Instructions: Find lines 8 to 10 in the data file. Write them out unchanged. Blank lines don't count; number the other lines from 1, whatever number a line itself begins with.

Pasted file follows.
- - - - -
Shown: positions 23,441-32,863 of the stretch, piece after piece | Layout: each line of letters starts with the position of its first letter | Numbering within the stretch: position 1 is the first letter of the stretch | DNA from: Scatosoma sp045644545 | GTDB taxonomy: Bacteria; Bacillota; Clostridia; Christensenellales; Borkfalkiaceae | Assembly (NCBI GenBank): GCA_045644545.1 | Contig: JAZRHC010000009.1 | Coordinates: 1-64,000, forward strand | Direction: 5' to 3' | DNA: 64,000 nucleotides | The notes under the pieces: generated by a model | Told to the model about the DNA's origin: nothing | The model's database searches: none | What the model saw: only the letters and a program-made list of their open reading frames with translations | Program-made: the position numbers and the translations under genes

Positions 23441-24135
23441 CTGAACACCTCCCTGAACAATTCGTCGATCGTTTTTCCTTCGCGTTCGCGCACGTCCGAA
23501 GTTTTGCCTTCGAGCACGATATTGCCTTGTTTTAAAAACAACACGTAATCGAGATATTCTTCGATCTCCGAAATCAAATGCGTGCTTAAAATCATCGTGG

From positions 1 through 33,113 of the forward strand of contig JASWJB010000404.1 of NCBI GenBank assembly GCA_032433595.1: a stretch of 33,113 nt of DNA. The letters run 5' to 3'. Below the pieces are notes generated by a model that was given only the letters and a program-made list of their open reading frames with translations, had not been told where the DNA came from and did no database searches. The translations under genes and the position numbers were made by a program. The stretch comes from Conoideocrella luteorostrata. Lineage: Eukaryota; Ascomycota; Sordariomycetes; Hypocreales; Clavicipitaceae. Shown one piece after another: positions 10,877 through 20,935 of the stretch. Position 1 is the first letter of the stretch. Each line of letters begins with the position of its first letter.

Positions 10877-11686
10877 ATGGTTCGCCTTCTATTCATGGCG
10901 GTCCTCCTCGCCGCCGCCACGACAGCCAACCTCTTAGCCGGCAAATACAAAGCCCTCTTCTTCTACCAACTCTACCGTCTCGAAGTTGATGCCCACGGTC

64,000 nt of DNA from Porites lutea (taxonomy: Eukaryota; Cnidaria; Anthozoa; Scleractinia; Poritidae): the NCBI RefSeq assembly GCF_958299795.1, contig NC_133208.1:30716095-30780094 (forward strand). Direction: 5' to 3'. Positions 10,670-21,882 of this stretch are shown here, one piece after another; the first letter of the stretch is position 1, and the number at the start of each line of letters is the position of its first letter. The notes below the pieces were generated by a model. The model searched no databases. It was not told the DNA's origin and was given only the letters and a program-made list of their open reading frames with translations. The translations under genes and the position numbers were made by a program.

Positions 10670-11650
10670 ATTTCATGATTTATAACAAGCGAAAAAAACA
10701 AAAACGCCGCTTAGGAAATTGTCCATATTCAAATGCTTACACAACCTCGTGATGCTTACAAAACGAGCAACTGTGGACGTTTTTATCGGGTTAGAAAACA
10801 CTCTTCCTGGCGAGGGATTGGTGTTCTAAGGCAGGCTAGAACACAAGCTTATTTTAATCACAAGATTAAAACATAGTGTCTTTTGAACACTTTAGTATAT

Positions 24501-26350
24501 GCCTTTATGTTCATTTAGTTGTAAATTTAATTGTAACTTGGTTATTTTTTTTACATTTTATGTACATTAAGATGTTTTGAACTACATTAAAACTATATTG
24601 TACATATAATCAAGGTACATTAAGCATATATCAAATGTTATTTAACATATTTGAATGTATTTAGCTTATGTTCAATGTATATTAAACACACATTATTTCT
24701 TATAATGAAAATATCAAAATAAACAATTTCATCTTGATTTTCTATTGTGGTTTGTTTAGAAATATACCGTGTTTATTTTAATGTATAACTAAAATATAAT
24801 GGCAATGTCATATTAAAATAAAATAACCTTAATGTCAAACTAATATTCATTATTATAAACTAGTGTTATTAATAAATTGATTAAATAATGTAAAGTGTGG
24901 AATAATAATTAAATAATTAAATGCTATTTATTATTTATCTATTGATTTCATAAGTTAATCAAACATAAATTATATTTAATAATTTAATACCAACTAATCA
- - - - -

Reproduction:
10901 GTCCTCCTCGCCGCCGCCACGACAGCCAACCTCTTAGCCGGCAAATACAAAGCCCTCTTCTTCTACCAACTCTACCGTCTCGAAGTTGATGCCCACGGTC

64,000 nt of DNA from Porites lutea (taxonomy: Eukaryota; Cnidaria; Anthozoa; Scleractinia; Poritidae): the NCBI RefSeq assembly GCF_958299795.1, contig NC_133208.1:30716095-30780094 (forward strand). Direction: 5' to 3'. Positions 10,670-21,882 of this stretch are shown here, one piece after another; the first letter of the stretch is position 1, and the number at the start of each line of letters is the position of its first letter. The notes below the pieces were generated by a model. The model searched no databases. It was not told the DNA's origin and was given only the letters and a program-made list of their open reading frames with translations. The translations under genes and the position numbers were made by a program.

Positions 10670-11650